Setting aside the customary excuses of 'no league, harsh conditions, political instabilityâ€¦etc.', Egyptâ€™s 6-1 annihilation in Ghana was a footballing catastrophe independent of any pre-match surroundings.
Egyptian football â€“ just like many other fields â€“ has been suffering, yet it was never a disaster in the making for Bob Bradleyâ€™s team.
What happened in Kumasi cannot be considered a natural conclusion to the poor resourcing this team has been provided with throughout the past couple of years.
In other words, Bradley and Co. have actually been moving in the right direction toward a 'World Cup dream', until the hapless American turned from hero to zero in a forgettable evening at the Baba Yara.
The fatal mental error: No plan B!
It is without doubt that the idea of getting hammered by an incessant early assault that included two goals in 22 minutes has ever crossed the mind of any Egypt player before the Ghana match.
Asamoah Gyanâ€™s 10th second attempt was supposed to be a wake-up call rather than the starting point that triggered a series of damages leading to Egyptâ€™s crumbling.
Preparing your players psychologically is a fundamental part of a managerâ€™s job, sometimes more important than any tactical plan.
A technical deficiency could cost you a match, could actually cause a two-or-three-goal damage, but would never condemn you to a six-goal drubbing in a playoff tie.
No doubt that Bradley â€“ which is still regarded as a good coach â€“ had not missed that, yet the American seems to have followed the wrong approach adjusting the mentality of his players.
â€˜We are coming here to winâ€™ is not the right phrase to build your teamâ€™s spirit upon ahead of the away game of a two-legged tie, where pressure could be a pivotal player for you or against you.
Conceding no goals should have been the priority, simply because even a 1-0 defeat would have been considered a good result for the away team.
It also seems that the half-time team-talk was all about 'scoring an away goal', rather than trying to limit the losses â€“ this was evident in the rash substitution of defender Ahmed Shedid by Shikabala; a player who hardly makes a tackle.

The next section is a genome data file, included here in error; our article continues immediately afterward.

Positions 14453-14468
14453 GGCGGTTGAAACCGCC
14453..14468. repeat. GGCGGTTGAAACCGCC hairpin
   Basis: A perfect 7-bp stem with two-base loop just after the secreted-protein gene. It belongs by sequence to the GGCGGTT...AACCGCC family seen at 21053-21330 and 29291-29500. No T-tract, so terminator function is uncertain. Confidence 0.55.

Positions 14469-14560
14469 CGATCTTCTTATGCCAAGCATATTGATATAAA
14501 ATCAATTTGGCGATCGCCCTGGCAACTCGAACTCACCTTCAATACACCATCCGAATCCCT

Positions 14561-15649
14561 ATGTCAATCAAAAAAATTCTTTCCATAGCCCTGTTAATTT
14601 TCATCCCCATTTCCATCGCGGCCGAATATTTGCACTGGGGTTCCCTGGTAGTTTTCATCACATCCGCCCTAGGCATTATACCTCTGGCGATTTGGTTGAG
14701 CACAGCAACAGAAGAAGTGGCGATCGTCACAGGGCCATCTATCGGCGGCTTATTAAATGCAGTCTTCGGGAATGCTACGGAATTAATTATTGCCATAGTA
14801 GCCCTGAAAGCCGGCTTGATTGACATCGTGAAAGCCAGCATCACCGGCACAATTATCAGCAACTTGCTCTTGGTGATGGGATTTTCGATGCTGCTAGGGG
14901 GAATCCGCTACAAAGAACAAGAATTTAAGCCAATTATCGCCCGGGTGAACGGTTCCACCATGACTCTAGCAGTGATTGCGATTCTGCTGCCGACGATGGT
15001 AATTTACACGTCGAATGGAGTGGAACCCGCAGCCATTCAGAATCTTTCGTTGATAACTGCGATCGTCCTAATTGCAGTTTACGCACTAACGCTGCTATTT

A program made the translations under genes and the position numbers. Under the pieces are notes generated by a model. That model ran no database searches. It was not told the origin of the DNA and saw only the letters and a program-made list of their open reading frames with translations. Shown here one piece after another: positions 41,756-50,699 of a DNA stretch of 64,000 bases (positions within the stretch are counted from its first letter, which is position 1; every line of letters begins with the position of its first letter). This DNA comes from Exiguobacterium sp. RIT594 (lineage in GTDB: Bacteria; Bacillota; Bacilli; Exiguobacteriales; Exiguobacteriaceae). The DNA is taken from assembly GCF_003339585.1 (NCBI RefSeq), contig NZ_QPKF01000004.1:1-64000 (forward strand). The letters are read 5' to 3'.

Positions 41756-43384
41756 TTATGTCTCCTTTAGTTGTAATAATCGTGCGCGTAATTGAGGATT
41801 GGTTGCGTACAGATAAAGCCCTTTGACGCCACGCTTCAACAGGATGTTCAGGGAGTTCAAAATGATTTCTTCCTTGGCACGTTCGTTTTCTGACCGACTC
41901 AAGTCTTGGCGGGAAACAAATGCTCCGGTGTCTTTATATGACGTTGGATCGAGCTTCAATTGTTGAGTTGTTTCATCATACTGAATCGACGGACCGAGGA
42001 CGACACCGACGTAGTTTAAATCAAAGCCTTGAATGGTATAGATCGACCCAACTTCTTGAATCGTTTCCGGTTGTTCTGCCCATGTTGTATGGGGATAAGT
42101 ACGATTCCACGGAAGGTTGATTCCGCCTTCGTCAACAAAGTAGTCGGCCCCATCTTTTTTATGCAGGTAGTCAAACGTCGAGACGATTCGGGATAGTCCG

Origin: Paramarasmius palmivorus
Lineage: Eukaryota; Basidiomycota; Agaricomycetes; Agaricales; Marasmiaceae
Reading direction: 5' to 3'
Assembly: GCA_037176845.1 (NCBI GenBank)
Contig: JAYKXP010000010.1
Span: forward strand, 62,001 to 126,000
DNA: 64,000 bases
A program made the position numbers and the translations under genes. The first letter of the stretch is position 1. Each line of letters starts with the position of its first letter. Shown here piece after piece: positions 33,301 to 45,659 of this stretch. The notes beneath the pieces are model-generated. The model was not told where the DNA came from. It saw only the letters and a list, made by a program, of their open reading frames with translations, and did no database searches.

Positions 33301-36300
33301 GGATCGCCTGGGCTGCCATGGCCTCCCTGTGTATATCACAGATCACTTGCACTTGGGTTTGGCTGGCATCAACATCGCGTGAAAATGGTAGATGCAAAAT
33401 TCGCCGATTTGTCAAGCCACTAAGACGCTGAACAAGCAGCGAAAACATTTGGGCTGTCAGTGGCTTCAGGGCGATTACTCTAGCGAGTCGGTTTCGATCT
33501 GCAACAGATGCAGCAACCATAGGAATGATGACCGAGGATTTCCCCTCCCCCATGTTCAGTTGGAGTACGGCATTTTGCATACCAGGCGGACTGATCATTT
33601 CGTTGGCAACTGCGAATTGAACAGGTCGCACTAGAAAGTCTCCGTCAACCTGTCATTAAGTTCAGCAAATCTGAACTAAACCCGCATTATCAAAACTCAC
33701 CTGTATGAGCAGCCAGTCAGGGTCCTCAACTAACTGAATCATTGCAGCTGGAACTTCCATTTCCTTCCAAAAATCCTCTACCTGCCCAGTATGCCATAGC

Â Tactical failures
1-The left-back: Deploying your smallest player against a team of giants
Ahmed Shedid is a fine dribbler, plays safe, has a neat pass and thatâ€™s it.
Defensively, the Ahli man is second-favorite in any one-on-one duel given his tiny figure, is not the best full-back to provide cover behind center-halves and will never claim anything in the air.
Without stressing on his attacking attributes, it is fair to say that Shedid is by no means the best left-back in the country, especially when we are talking about a four-player backline.
It seems Bradley realized this at half time, only to worsen things by moving winger Walid Soliman to left back and sending in attacker Shikabala.
"I wish to interview Bradley and ask him if he is aware that this is a two-legged tie?" said former Egypt striker Mido while analyzing the match at Al-Jazeera Sport TV.
"At 3-1, any manager in the world would try to prevent his team from conceding more goals, but instead he moved Walid Soliman to left back!"
2-Fathi inside, Elmohamady at right-back
It is very uncommon to see a regular English Premier League player confined to the bench at such a top-level match, at least not with a mainly local-based side like Egypt.
Ahmed Elmohamady has been playing second fiddle to Ahmed Fathi just because the latter is a better defender, but how about starting with both men?
Despite his lack of pace, the 38-year-old Wael Gomaa remains a defensive pillar for Egypt, yet the big question was always who should play beside him.
It should have been Fathi beside Gomaa, with Elmohamady on the right, because the truth is that Mohamed Naguib has never been an international player.
3-Two midfield spectators
With all due respect to Mohamed Elnenyâ€™s status as a Europe-based player, the Basel midfielder will be returning home soon if he didnâ€™t manage to improve his game.
Elneny almost does nothing in the final third, which is fairly the same thing that can be said about his midfield partner Hossam Ashour, although the latter remains a better tackler.
This type of pedestrian midfield no longer exists in modern football, thatâ€™s why Egypt needed a commanding figure at the center beside enforcer Ashour and schemer Hossam Ghaly.
It is true that Bradley was so unlucky to lose Hosni Abd-Rabou for most of the year, yet a solution should have been worked out to the ineffectual Ashour-Elneny partnership.
Barcelonaâ€™s famous false-number-nine strategy has been working like a charm for the Lionel-Messi-inspired Blaugrana, but can it be applied with Egypt?!
The answer is a big no because such an approach is only executed by working the ball into the opponentâ€™s box through a mesmerizing passing swirl that requires a special group of players.
Egypt rely on two things â€“ and just two things â€“ in the final third; Mohamed Salahâ€™s pace and Mohamed Abou-Treika vision.; a totally different story.
The presence of a resilient striker like Amr Zaki would have stretched back the Ghana defense, keeping the center-halves busy all the time without even touching the ball.
This would have given Salah and Abou-Treika the space they need to work their lethal partnership, which was utterly shut down by the double impact of Ghanaâ€™s high backline and tenacious midfield.
Despite his heroics with Ahli, Walid Soliman is a wide man and is thus not the ideal component to be added to an attack-line including Salah and Abou-Treika.